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Saudi Arabia detains US woman who said she had been trapped in kingdom

Carly Morris and her daughter have not left the country since her ex-husband persuaded them to visit in summer 2019
This undated handout image released by the Morris family on 21 September 2022 shows US citizen Carly Morris, at an unspecified location in the central Saudi city of Buraydah (AFP photo/Family handout)
This undated handout image released by the Morris family on 21 September 2022 shows US citizen Carly Morris, at an unspecified location in the central Saudi city of Buraydah (AFP photo/Family handout)

A US citizen trapped in Saudi Arabia in a custody battle over her eight-year-old daughter was temporarily detained by authorities this week, a rights group said on Tuesday. 

Carly Morris and her daughter Tala have been in the Gulf kingdom since her Saudi ex-husband persuaded the two to visit the country in 2019. 

On Monday, Morris was detained after being called by police in the central city of Buraydah to clarify documents, according to advocacy group the Freedom Initiative

She was held for at least a day, during which it was unclear whether her daughter was detained with her. Morris was later released, according to reports early on Wednesday. 

US State Department spokesperson Ned Price said that Washington was "aware of the reports that Ms Morris has been detained". 

"Whenever a person is detained abroad, we seek immediate access to visit the individual, to aid him or her with all appropriate consular assistance," he said during a press conference on Tuesday. 

"Our embassy in Riyadh is very engaged on this case; they're following the situation very closely."

Custody battle

Morris met her husband in 2012 while he was studying in the US. The two divorced after five years of marriage in 2018.

After agreeing to visit Saudi Arabia on holiday in summer 2019 to introduce Tala to her father’s family, the Saudi man seized their documents and refused to give them back.

He later registered a hotel room, where Morris and her daughter have lived for more than three years. 

'Morris’ detention means that we’re now aware of three Americans behind bars in Saudi Arabia'

- Allison McManus, Freedom Initiative

Morris told MEE earlier this year that her husband took Tala on 30 March and didn't return her. 

"I can't believe how they could take a woman's child from her. I didn't even know where my daughter was. I didn't know where they took her," she said. 

"I didn't even know if she was alive. I sat in this hotel apartment every day for two months not knowing where my daughter was. And they were absolutely ignoring every one of my phone calls and messages. It was absolute cruelty."

Three months later, the police finally reunited Tala with her mother. During that time, Morris discovered her ex-husband was filing for custody of their daughter. She wrote a 16-page letter to the court - and on 23 August the Saudi court gave Morris full custody of her daughter.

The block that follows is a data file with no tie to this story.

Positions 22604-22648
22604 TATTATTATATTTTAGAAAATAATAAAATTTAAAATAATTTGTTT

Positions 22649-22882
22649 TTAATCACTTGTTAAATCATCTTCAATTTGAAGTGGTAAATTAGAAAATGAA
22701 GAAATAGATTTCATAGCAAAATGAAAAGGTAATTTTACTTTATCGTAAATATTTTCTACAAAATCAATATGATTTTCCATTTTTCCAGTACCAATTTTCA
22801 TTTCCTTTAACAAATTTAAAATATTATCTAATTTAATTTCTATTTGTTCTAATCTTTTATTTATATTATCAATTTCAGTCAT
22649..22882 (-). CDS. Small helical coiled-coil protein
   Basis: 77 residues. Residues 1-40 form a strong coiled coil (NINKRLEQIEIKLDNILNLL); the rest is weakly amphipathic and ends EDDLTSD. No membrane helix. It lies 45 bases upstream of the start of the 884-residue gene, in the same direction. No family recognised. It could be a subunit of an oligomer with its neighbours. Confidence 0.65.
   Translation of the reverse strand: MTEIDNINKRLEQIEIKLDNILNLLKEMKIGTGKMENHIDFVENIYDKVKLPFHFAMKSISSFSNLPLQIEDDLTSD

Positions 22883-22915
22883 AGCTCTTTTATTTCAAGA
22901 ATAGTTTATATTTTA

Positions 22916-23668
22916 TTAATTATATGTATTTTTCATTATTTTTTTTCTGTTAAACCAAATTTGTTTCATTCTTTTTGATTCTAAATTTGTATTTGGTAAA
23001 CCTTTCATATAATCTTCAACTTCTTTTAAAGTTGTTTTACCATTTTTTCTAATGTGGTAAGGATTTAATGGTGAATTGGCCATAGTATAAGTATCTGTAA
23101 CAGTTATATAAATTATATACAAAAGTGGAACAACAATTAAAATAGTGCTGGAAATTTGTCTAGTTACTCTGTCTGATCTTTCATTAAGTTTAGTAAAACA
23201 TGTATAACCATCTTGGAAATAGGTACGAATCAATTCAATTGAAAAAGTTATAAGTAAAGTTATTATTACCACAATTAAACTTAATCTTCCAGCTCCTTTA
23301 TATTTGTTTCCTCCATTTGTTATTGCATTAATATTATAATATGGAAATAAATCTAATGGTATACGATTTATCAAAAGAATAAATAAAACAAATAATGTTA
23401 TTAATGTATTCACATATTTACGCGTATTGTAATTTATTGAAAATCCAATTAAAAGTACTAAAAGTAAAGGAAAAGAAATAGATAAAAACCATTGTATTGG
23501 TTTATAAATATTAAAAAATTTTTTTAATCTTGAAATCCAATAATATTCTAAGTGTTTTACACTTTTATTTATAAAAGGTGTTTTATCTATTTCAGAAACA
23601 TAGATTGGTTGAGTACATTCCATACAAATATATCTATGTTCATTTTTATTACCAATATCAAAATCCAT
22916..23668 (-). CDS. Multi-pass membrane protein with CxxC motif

The US citizen eventually got her passport back, but found out that her ex-husband reportedly converted Tala's US citizenship into Saudi citizenship.

'End the abuse of women'

While Morris can technically leave the country, her daughter cannot leave without her father's permission due to Saudi Arabia's legal male guardianship system

When a woman is born, her father is her legal guardian until she is married, when her husband becomes her legal guardian. Women need approval from their "guardians" to apply for passports, travel, and work at a paying job. These rules extend to foreign women who marry Saudi men, such as Morris. 

Morris has in recent months taken to social media to seek help from Saudi and US officials. 

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According to the Freedom Initiative, she was placed under a travel ban after being summoned by the public prosecutor in the Qassim province of Saudi Arabia on 15 September. She was charged with “disrupting public order” - a common charge brought against those who speak out in ways seen as critical of authorities. 

Morris’s Twitter account was deleted on Monday after she entered the police station in Buraydah. 

“Morris’ detention means that we’re now aware of three Americans behind bars in Saudi Arabia, yet another sign that Saudi simply does not value the US as an ally,” said Allison McManus, the Freedom Initiative’s director of research. 

“Before we hear any more reference to Saudi’s strategic partnership, we need to see an end to the abuse American citizens. We need to see an end to the abuse of women and children whose only crime is their gender.” 

This article is available in French on Middle East Eye French edition.

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